Dom Sibley’s courage overcomes ‘stinker’ to seal series with matchwinning fifty


Dom Sibley says that his struggles for form in Sri Lanka had left him in a “pretty dark place”, but was proud of the “courage” he had shown to make mid-series adjustments and sign off on a high with a crucial half-century in England’s series-sealing run-chase in Galle.

Sibley came into the second innings of the second Test under huge pressure following a run of 4, 2 and 0 in his previous three innings, having been dismissed by the left-arm spinner Lasith Embuldeniya on each and every occasion.

However, he fought his demons through hard work on and off the field – backing up intensive nets sessions with England’s batting consultant Jacques Kallis, with a focus on digging in for the first 20-30 balls of the second innings – to anchor a tricky run-chase of 164 with a battling 56 not out.

Though Sibley did have to ride his luck with three close calls for lbws, all of which were shown on DRS to have been clipping the stumps, his sheet-anchor approach provided England with the foundation for their more free-flowing batsmen to take control of the chase, with first Jonny Bairstow and then Jos Buttler scoring at close to a run-a-ball in crucial stands of 45 and 75 respectively.

“I had a bit of a stinker at the start of the series,” Sibley told the host broadcaster shortly after hitting the winning runs. “I’d worked hard during the winter months in England, so you start to doubt yourself a little bit before today.

“I had felt really confident coming into the series, of what I’ve done to play spin. So to doubt that, and try and change things mid-series, was something that took a little bit of courage.

“Working with Jacques in the nets were really tough sessions actually. But luckily it paid off a little today. I hadn’t given myself a chance in the first three innings of the series, but to start against spin with a new ball, that’s something I’ve never really faced in England.”

Asked what he had been working on since the end of the English summer – in which he had made his second Test century against West Indies at Emirates Old Trafford but struggled for fluency against Pakistan – Sibley said that “options” were his key, given that by his own admission, he is not one of the team’s more natural stroke-makers.

“In the summer I felt I was getting a bit stuck at the crease. [In the first Test], I felt stuck the whole time to be honest,” he said.

“But it was just a case of believing, and trying not to doubt yourself too much, even though I’d obviously had three failures to the same bowler. He had done me on the outside [edge] and also by skidding through, so I was just trying to work it out. He certainly had the wood over me, but I just tried to spend 20, 30 balls [at the crease], then try and build a partnership and take the focus off myself.

“Obviously I had a bit of luck with the reviews, but it’s just nice to have spent a bit of time in the crease, given myself a chance and seen the boys over the line.”

Speaking after England’s first innings, Buttler had hailed Joe Root’s second century of the series as a “masterclass”, and said that the entire team could learn from his example. And Sibley agreed, even if he did admit to being a touch overawed by what he was witnessing.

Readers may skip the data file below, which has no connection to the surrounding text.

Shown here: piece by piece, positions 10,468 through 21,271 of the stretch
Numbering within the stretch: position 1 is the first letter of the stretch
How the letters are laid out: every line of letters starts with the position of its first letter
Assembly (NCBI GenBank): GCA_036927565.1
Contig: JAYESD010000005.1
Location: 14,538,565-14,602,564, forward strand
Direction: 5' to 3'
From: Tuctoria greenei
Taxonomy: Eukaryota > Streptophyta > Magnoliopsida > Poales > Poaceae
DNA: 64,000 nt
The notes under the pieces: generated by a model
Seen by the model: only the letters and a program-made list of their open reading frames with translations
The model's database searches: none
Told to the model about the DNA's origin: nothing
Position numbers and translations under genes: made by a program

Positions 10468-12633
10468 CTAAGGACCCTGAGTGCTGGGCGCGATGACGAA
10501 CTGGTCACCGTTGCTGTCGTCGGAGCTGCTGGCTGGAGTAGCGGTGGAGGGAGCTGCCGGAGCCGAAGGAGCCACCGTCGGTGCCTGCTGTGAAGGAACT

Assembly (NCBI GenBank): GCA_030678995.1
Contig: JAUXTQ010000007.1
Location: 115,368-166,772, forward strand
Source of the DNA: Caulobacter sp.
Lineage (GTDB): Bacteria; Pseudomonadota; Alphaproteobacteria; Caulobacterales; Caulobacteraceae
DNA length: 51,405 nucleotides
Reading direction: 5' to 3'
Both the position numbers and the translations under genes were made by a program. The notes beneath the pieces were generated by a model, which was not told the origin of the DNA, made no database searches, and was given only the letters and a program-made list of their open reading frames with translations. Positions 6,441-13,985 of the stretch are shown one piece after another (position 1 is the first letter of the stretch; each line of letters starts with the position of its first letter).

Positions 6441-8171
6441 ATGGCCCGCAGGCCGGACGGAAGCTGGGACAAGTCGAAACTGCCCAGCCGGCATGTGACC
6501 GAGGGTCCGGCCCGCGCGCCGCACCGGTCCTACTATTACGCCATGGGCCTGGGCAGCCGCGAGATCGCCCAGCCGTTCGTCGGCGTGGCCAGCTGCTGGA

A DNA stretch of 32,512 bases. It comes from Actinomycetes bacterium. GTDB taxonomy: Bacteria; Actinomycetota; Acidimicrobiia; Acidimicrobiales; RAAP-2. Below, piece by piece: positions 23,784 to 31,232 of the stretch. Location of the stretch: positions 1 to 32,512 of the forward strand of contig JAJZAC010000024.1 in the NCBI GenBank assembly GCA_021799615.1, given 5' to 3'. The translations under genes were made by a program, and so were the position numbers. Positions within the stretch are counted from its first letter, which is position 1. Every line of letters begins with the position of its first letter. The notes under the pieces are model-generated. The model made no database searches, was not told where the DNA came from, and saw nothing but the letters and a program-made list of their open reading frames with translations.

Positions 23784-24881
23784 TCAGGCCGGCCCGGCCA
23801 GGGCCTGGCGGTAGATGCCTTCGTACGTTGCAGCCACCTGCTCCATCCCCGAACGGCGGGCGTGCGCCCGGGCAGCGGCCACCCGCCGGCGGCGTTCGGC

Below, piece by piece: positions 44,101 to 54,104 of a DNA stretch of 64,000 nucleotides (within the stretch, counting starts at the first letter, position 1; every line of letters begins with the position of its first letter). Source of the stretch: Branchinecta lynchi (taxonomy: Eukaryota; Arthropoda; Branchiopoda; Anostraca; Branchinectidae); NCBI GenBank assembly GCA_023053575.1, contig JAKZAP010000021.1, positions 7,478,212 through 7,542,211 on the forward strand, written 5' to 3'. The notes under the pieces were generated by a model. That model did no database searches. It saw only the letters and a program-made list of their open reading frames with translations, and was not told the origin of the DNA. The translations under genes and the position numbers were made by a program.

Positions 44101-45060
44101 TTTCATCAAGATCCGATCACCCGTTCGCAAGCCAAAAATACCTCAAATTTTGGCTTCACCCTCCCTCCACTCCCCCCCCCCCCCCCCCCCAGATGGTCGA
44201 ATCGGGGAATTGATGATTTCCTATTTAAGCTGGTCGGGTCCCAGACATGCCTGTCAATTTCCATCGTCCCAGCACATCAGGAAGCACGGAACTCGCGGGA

“Watching Joe makes you feel a little bit inadequate to be quite frank,” he said. “The way he’s played the series is incredible, and the way he swept and made it look so easy on tough wickets.”

Sibley might not have been England’s obvious match-winner on a day four pitch, but with a more confident use of the sweep, and an eye for the gap at midwicket to release the pressure, he kept the strike rotating and ensured England did not get bogged down in pursuit of a potentially tricky target.

“We talked about going down in tens, really,” he said of his key stand with Buttler, which came after a rare failure for Root – who was bowled round his legs for 11 to complete a series haul of 426 runs in four innings.

“Sixty, 50, 40 … keep counting down. Jos plays at a lot higher tempo than me so he took the pressure off me and when Joe got out, I thought I need to be there at the end – just bat through, at an even tempo.”

Afterwards, Root added his own praise for the character that Sibley had shown.

“As a whole batting group, we’ve had lots of discussions about how to play spin,” Root said. “It’s about how that fits in with your own individual games.

“More than anything, it’s testament to the work that he’s put in,” he added. “To figure out his own method on a fourth-day wicket in very extreme conditions, and see us across the line in a high-pressure environment that like is really impressive, especially off the back of a couple of low scores.

“It just shows that one of our biggest strengths is the character in the dressing room, for a guy to stand up off the back of the scores he had, he deserves all the plaudits he gets.”

Sibley’s score came at an opportune moment, with the impending return of Rory Burns and Ben Stokes for the India tour meaning that one or both of the incumbent openers could miss out in Chennai next month.

“I have to wait and see what happens with guys coming back into the team but, yeah, I’m pleased that I’ve managed to end this tour on a high,” Sibley said. “I was in a pretty dark place so to get some runs there’s a bit of relief. After the hard work I put in, it’s nice to see some rewards.”

Andrew Miller is UK editor of ESPNcricinfo. He tweets at @miller_cricket

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